It may theoretically be possible to accommodate many more humans on the planet, but what for? Do we really want to end up with a vegetarian culture that is so densely packed that even beds are shared in eight hour cycles? Granted, that won’t happen in our time, but why follow a trend in that direction?

    I really think the narrative has to change to one that stops viewing (exponential) population growth as a given.

    • October 6, 2015 at 7:35 am

      What “difficult steps” do you suggest? It is my observation that people of every stripe are obsessed with sex, greed, and consumption… and damn everybody else. It takes at least six or seven decades to outgrow these tendencies, but by then the damage is already done and compounded.

      • 3 peterloudon
        October 6, 2015 at 8:37 am

        I have seen coherent but radical suggestions about imposing something like a “conception tax” in which parents must prepay (to a trustworthy government offering meaningful state services) future children’s entitlements (healthcare, food, education, basic housing) before conceiving those children. Where individual couples cannot afford this, groups or philanthropists can back them.

        Obviously this is a long way from current reality, in which most of humanity finds it impossible to agree on just about anything, but the idea, and others like it, appeals to me.

        I’m not naïve about the complications involved in implementing anything like it, but I’m also not blind to the consequences of current and projected population levels.

      • October 6, 2015 at 9:01 am

        Oh, Peter… “radical” but not rational. How many times have you heard guys boasting that they’ve never paid for sex? What gives you hope that anyone but unwed mothers would end up getting stuck with such a “conception tax?” The alternative is forcing women unable/unwilling to pay the tax to have abortions, which of course will unleash a shitstorm from religious fundamentalists all over the world. For all the trouble you’d have to deal with, you may as well just cross the line and advocate genocide as a means of controlling population. I agree with you that we need to change the narrative, but it would be easier to just give up meat, milk, cheese, and eggs. Then the world would be so boring, there’d probably be a spike in voluntary suicides. Mission accomplished!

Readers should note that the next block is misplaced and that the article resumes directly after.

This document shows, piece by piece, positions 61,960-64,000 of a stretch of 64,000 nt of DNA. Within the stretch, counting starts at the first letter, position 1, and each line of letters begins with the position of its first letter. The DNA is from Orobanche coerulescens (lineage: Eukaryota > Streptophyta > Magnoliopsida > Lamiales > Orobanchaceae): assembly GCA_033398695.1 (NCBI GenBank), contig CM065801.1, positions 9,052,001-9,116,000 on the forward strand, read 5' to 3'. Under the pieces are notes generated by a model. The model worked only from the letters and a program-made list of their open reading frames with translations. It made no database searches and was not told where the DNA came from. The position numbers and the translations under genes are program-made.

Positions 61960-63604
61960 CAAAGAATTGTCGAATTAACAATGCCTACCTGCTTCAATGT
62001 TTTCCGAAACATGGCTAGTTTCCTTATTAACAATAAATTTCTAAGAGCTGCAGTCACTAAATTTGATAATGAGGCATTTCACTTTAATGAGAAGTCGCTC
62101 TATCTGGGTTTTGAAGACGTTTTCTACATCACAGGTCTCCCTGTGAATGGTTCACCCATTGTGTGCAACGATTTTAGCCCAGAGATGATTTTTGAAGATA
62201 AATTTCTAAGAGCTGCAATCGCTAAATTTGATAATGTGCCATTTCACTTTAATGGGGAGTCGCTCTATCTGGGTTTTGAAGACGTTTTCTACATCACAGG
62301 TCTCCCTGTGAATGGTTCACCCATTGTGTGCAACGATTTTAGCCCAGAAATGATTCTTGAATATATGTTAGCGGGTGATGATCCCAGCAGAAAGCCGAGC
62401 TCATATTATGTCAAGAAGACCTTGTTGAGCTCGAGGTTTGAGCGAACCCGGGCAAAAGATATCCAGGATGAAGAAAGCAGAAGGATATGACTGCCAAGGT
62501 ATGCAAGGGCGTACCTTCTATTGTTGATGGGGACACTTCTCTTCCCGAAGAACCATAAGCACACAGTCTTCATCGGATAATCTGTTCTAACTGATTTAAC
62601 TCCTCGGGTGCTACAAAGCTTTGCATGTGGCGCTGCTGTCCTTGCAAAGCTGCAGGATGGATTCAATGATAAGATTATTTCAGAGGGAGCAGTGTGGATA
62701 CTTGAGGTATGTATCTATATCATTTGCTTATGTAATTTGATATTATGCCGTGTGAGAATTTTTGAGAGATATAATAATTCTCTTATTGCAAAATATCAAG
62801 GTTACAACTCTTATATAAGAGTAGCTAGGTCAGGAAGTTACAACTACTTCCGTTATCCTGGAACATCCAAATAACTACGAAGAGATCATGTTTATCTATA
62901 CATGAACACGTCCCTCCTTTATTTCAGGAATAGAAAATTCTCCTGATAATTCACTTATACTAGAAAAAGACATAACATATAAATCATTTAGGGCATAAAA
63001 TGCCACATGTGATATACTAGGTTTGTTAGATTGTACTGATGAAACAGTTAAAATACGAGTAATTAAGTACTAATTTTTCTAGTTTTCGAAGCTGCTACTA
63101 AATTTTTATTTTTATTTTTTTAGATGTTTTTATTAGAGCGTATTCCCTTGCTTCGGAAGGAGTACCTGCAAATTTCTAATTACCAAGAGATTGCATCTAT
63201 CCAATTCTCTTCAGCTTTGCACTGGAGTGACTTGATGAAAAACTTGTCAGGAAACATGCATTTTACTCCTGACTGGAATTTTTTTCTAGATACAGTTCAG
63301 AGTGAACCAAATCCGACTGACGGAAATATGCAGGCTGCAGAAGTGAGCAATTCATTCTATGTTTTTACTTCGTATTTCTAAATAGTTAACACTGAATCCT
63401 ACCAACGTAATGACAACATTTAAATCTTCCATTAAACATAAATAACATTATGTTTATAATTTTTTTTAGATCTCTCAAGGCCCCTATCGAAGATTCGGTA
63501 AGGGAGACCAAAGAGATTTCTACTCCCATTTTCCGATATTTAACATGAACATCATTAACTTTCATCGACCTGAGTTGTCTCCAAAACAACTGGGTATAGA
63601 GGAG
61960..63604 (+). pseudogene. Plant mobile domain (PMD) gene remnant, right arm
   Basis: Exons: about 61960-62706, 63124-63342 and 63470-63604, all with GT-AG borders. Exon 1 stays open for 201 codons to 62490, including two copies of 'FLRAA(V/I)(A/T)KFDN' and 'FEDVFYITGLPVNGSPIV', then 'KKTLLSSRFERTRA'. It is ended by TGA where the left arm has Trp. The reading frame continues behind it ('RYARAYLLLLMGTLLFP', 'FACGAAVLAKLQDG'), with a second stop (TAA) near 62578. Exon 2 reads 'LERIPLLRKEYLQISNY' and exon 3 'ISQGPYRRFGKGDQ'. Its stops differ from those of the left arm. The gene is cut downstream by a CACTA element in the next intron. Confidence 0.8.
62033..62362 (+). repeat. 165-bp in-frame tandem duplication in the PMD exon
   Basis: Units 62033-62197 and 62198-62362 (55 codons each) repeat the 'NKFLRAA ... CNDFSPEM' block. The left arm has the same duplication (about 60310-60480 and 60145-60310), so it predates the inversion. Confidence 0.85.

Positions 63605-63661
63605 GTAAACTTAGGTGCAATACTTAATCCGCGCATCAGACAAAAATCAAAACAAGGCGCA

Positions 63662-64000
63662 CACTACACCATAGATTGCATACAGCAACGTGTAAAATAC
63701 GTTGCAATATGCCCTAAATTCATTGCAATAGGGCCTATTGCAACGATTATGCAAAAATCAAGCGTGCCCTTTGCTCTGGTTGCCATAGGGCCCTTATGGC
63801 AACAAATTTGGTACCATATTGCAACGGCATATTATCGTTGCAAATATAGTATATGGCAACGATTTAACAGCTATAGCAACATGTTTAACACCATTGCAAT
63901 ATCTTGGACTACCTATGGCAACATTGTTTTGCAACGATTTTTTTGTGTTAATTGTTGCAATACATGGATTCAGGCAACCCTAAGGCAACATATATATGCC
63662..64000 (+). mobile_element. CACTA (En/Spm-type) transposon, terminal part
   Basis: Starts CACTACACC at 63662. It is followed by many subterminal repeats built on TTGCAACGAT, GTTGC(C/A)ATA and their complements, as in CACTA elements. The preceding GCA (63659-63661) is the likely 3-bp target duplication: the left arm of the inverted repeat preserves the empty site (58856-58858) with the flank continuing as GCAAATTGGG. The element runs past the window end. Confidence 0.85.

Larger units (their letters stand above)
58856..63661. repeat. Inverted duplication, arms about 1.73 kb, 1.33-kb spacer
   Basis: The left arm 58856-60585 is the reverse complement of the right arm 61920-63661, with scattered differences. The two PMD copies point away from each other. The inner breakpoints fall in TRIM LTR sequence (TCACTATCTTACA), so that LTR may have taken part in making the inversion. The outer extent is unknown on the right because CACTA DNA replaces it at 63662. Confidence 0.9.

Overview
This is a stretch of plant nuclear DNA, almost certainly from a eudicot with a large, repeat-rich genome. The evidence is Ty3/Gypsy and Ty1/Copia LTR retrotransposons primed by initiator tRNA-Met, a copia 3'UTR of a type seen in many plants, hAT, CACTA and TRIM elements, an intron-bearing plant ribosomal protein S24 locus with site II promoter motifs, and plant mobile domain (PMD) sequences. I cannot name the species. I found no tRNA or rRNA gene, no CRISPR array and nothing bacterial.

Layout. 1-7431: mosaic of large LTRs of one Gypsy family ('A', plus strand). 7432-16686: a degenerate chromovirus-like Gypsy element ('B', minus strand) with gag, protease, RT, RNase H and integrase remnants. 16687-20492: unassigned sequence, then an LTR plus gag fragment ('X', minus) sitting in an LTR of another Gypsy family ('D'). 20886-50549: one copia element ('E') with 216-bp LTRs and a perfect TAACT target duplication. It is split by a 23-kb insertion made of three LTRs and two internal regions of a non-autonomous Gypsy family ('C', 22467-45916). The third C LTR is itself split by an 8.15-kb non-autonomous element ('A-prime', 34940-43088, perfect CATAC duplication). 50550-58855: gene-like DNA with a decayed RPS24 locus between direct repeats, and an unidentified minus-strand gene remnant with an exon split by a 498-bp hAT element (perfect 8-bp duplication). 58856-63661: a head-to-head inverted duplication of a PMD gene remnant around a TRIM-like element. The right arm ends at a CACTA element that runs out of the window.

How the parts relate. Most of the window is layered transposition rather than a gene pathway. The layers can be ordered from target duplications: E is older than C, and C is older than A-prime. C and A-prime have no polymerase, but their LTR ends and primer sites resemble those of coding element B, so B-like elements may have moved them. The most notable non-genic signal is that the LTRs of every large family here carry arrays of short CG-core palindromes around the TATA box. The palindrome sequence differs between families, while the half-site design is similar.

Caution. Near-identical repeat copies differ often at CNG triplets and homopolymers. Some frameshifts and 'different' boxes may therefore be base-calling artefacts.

• 5 peterloudon
        October 6, 2015 at 9:53 am

        If we just give up meat, milk, cheese, and eggs, then all we do is postpone the problem. The planet fills back up to its new capacity and it becomes the problem of the generation living at that time (unless of course your mass suicide idea kicks in and works).

        There is an argument that says that, as the population density increases, so the likelihood of something akin to a plague breaking out increases, and this may in fact be the mechanism that brings population under control.